During my senior year of high school, I remained among the top students in my cohort. Eventually, I went on to a prestigious university in Beijing. Strikingly, I encountered a male professor in college who expressed his belief in class that “women do not belong in academia.” I found it extremely ridiculous that he could make such remark when he had so many outstanding female colleagues and had a daughter as well.
In graduate school, there were many incidents where my friends, who worked in male-dominated fields, told me that “male graduate students in the department always get together and gossip about the female professors who all seem to be beautiful blonde women.”
All these experiences sparked my interest in gender studies. From undergrad, to grad school, and PhD, I met numerous inspiring and accomplished female role models whom I looked up to. Their hard work, rigorous research, and passionate curiosity, along with their genuine desire to provide support and guidance for students, aspired me to push forward.
As I got to know more about gender research, I realized that girls have been outperforming boys for a long time in the classroom. According to U.S. historical evidence, girls had long surpassed boys academically in secondary school. One reason why women lagged behind men in attaining tertiary education was that most universities did not accept female students (DiPrete & Buchmann 2013). It was not until the inception of the Seven Sisters (colleges) that most universities began accepting female applicants. Currently, in the United States, about 60% of the bachelor’s and master’s degrees and 50% of the doctoral degrees are awarded to women. Even in China, women have surpassed men in college enrollment ever since 2009 (Yeung 2013).
Nevertheless, even today, we still see comments such as “less than 10% of female graduate students take academia as their career path after graduation.” Professor Feng Gang should ask himself: Is it really because women are less competent? How come we never question whether the academia is really female-friendly? Women still take on a greater share of the housework and childcare burden. Balancing familial and domestic duties with work is something that most female PhDs and professors have to consider and worry about. Claudia Goldin (2004) found that by their mid-30s to mid-40s, college graduate men managed to achieve career and family about two times as often as women. A lot of times, women are put into the predicament to choose between their career and family, but this is seldom a problem that men have to face.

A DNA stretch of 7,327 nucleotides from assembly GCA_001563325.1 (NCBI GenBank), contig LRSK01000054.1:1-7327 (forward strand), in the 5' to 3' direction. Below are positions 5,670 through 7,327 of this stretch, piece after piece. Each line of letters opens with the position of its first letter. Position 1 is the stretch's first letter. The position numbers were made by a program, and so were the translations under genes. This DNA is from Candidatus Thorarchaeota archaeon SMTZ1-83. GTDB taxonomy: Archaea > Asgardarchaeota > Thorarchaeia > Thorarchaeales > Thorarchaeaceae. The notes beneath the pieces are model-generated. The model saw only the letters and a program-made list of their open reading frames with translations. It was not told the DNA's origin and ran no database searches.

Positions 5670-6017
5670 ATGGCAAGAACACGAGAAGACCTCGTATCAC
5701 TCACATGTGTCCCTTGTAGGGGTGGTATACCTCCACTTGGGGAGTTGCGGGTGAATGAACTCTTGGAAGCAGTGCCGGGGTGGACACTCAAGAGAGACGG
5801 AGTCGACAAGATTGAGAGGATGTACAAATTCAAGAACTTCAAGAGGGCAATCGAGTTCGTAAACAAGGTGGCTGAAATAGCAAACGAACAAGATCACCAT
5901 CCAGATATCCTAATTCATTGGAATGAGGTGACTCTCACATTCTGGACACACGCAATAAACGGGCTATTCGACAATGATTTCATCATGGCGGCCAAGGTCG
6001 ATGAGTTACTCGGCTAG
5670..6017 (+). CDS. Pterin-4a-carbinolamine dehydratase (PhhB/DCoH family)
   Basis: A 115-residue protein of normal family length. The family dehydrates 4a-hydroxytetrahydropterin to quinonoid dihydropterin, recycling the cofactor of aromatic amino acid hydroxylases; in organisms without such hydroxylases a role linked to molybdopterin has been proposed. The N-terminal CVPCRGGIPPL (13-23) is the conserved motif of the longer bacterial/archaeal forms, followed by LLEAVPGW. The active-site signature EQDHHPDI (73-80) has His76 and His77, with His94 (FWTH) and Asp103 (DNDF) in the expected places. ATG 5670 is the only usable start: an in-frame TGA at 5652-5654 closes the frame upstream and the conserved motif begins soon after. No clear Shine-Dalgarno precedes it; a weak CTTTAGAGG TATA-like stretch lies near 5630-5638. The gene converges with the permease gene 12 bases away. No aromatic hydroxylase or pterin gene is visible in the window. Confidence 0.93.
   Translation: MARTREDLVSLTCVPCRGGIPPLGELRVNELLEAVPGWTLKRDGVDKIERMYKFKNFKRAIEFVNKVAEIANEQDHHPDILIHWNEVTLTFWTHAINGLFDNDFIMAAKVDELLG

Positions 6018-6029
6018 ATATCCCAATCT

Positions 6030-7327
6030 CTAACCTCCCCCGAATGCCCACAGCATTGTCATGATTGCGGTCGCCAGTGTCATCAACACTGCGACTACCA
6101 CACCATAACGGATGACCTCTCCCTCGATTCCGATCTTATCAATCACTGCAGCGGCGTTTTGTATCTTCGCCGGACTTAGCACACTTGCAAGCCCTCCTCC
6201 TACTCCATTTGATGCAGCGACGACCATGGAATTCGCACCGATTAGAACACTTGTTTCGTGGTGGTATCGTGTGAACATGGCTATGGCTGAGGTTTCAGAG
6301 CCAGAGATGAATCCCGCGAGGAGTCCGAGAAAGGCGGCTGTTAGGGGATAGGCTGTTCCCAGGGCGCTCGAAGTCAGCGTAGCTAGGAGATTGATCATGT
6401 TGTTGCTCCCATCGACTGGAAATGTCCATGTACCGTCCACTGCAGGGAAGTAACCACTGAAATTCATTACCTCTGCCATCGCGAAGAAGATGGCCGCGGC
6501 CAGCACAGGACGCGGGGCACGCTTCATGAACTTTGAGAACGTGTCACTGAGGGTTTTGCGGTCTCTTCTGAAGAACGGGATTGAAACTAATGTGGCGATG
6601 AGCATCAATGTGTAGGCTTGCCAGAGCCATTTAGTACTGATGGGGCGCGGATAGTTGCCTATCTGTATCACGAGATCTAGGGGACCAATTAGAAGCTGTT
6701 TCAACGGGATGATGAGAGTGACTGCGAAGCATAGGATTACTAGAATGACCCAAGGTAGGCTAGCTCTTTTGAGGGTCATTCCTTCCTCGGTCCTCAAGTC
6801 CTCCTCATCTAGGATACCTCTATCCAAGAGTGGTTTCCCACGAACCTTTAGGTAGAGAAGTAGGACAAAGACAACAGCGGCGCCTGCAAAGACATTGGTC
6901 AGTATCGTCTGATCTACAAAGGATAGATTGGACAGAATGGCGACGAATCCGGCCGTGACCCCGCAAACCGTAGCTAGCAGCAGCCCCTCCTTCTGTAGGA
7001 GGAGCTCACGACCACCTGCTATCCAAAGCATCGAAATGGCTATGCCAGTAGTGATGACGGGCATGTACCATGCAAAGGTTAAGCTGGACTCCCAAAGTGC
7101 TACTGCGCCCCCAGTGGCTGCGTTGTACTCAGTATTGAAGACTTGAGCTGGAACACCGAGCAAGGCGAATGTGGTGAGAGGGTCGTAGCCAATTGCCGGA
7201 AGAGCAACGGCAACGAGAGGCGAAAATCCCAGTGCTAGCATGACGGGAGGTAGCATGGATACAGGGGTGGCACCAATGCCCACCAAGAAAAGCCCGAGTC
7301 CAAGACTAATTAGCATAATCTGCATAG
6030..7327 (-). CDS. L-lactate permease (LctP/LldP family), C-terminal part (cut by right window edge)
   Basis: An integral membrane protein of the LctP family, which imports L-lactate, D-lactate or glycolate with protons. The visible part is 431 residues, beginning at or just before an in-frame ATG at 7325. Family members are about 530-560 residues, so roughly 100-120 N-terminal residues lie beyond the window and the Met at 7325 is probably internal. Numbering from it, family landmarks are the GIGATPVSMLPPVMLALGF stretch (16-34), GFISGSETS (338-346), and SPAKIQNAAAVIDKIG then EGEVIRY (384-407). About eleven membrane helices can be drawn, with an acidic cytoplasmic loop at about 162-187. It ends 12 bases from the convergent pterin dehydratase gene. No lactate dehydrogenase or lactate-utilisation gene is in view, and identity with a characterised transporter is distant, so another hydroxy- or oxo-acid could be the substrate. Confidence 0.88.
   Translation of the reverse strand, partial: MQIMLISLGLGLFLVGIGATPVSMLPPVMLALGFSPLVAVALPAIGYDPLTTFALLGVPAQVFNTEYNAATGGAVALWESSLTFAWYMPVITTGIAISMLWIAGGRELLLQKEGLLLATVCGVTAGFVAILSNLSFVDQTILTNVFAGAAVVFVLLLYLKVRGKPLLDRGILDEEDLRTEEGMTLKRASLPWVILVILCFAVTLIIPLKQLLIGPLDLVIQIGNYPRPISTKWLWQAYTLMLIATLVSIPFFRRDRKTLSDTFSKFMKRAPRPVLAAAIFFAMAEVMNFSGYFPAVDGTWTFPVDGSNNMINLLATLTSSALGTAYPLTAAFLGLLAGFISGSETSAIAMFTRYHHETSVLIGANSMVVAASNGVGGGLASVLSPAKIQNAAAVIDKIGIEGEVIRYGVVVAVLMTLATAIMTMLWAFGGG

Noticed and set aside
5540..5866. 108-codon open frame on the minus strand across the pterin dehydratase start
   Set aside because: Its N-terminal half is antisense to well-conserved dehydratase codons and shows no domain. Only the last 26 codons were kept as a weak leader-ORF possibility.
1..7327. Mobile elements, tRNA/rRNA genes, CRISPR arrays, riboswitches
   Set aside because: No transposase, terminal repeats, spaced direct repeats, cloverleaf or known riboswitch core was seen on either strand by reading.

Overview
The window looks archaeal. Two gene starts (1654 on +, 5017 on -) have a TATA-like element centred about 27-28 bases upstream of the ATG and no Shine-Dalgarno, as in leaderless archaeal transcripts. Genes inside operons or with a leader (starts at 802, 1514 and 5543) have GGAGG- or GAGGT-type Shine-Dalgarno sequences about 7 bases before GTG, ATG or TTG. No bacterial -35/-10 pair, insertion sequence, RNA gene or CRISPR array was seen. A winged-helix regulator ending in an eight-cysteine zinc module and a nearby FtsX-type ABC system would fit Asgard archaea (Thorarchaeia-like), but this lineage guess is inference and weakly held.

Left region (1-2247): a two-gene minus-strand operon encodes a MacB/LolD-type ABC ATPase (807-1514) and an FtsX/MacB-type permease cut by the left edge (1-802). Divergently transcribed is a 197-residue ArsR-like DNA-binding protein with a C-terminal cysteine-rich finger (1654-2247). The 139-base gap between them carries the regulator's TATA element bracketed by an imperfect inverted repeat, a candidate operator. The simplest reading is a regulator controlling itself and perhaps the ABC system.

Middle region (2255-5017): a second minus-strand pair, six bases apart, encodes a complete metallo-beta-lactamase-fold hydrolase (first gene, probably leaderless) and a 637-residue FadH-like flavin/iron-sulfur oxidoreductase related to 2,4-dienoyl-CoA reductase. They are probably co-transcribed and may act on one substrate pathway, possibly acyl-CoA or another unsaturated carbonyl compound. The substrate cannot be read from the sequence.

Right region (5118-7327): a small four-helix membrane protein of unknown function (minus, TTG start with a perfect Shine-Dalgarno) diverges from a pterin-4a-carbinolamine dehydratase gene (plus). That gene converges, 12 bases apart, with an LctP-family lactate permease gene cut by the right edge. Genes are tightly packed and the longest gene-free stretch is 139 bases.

Even if women work harder to balance both work and family, they may still be unfairly evaluated as less ideal workers who will eventually drop out of the workforce for familial duties. Shelley J. Correll and her colleagues (2007) conducted an audit study in which participants evaluated application materials for a pair of equally qualified female job candidates who differed on parental status. The results showed that mothers were perceived as less competent and less committed to their work and were even recommended for a lower starting salary.
This is my story. I believe every woman has their own story to share, a story that “nevertheless, she persisted.”
Hillary Clinton once said, “Although we weren’t able to shatter that highest, hardest glass ceiling this time, thanks to you, it’s got about 18 million cracks in it and the light is shining through like never before, filling us all with the hope and the sure knowledge that the path will be a little easier next time.” It is numerous women’s effort and persistence that enable positive change, inspire action, and move communities forward.
In short, every country should advocate for feminism and gender equality, not because women are men’s mothers, wives or daughters, but because “women’s rights are human rights.”
The opportunities, successes, and accomplishments that women enjoy today are attributable to the perseverance and hard work of many generations of women. Throughout their lives, every woman faces gender discrimination both blatantly and covertly. Here, I would like to pay my tribute to all the women who have persisted, regardless of how many times the society has made them doubt themselves. I also want to ask everyone to stop judging girls and women based on stereotypes, because bias is what holds many women back.
Here is the link to the original article in Chinese: "一位‘坚持走科研道路’女学者的自白." The author, Yue Qian, would like to thank Christine Yang for her assistance with translations from Chinese to English.
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Associate Professor of Sociology at the University of British Columbia